We are happy to see each other and wish the best for each other on this road. I have come to Umbria Jazz intermittently for twenty-five years. Carlo Pagnotta has established and run this as one of the great music festivals. My oldest boys stayed with his family for a week in 2000. One especially memorable concert was a duet with the great John Lewis in 2000 which Carlo wants to release as a video. (I cannot tell you the depth of love I had for John and have for his widow Mirjana. I miss all the lessons he gave me and the depth of conversations we had on all subjects from DNA to playing melodies before improvising to bass motion in compositions). John hated too many bass vamps (I used to argue but actually agreed).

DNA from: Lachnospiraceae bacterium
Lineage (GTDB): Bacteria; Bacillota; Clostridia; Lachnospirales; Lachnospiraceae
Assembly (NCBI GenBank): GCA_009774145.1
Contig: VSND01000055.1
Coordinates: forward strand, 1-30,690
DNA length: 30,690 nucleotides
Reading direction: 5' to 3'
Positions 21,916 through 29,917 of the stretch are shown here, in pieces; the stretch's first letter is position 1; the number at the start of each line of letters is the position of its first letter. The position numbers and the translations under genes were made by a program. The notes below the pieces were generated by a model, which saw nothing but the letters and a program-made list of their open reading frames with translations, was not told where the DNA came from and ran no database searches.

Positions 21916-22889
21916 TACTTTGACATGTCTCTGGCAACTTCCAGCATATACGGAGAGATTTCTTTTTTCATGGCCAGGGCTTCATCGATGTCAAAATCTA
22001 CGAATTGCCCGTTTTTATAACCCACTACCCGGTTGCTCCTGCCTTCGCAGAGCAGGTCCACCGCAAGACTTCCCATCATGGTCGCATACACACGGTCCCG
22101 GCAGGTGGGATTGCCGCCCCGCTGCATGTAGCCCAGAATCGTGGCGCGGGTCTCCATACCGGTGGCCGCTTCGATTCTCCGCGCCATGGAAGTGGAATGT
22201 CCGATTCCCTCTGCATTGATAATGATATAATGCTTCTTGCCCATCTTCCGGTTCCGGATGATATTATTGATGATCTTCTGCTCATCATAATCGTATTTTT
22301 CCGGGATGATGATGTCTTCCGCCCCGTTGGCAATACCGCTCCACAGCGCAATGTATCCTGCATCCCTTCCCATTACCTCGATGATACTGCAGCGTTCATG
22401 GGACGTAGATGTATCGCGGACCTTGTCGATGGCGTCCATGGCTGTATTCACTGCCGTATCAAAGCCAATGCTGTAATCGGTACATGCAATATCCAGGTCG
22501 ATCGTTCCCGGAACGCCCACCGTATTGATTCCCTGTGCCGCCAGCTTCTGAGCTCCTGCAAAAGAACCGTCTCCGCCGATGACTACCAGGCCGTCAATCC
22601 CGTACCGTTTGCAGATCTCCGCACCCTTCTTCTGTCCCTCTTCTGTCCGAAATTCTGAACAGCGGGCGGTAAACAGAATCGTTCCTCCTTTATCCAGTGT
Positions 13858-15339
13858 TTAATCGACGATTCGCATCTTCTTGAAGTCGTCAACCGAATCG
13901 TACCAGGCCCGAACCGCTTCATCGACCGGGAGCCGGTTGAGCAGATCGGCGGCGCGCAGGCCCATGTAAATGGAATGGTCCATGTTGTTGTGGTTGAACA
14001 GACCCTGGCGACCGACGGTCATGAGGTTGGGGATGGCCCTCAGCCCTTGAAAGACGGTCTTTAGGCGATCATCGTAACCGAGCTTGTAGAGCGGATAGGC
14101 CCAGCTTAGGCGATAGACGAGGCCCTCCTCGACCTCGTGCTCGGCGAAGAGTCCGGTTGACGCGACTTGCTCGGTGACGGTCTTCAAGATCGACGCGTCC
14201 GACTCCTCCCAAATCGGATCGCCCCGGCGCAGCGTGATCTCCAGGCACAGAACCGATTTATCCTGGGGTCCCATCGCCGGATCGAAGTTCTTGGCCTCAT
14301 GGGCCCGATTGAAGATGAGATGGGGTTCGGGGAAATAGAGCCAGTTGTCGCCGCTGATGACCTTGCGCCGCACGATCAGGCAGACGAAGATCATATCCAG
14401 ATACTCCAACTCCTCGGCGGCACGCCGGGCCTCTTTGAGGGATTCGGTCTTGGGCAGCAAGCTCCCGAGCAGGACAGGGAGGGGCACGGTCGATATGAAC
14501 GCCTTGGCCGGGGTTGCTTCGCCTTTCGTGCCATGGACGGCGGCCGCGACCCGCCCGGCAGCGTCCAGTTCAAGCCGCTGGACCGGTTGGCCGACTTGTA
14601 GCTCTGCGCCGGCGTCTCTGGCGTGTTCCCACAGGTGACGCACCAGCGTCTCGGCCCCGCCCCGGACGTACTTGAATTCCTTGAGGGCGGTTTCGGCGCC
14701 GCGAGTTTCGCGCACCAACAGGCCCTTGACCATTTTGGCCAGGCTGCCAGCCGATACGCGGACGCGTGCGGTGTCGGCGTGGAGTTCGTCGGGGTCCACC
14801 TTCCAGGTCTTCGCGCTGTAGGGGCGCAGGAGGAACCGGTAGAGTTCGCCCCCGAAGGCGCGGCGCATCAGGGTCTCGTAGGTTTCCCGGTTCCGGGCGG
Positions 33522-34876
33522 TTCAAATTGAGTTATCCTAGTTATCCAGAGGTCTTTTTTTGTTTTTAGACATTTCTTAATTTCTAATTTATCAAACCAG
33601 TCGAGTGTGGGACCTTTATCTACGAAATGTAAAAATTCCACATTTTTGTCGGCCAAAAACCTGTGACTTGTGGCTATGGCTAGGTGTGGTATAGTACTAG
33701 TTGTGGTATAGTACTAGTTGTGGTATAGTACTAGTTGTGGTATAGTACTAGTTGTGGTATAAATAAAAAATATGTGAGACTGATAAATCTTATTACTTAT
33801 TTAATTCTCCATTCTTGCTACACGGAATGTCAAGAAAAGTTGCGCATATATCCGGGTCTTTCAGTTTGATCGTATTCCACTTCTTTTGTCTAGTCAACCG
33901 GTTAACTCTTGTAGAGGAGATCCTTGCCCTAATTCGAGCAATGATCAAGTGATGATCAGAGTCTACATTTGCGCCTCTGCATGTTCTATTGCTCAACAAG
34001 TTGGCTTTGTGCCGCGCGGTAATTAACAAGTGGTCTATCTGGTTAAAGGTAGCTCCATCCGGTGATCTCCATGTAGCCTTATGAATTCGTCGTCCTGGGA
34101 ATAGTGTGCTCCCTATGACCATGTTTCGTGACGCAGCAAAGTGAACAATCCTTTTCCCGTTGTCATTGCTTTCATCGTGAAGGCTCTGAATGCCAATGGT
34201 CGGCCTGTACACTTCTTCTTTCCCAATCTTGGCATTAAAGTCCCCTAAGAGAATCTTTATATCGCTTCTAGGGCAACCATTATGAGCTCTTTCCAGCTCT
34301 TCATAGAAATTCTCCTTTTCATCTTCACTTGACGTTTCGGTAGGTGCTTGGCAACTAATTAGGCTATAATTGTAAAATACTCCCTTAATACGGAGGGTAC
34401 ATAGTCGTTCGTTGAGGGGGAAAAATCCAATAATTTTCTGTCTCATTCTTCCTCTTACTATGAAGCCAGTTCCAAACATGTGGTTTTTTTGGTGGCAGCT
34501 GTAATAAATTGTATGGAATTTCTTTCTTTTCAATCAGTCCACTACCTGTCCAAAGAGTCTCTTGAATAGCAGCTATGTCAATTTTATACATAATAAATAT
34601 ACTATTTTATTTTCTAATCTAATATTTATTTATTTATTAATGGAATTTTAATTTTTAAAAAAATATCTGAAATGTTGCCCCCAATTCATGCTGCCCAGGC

These festivals started with jazz but they are no longer jazz festivals. Anyway, Carlo does what he wants to do with his festival as all the festivals do. Jazz has never had a constituency that was ready to defend anything about it for any protracted period of time, (starting with the black Americans it came from), so it gets the 'whatever' treatment. In any case, jazz festivals have been moving slowly away from jazz for the last 20 years in imitation of what many of the musicians did. The name 'jazz' will probably remain for a little longer as a remembrance.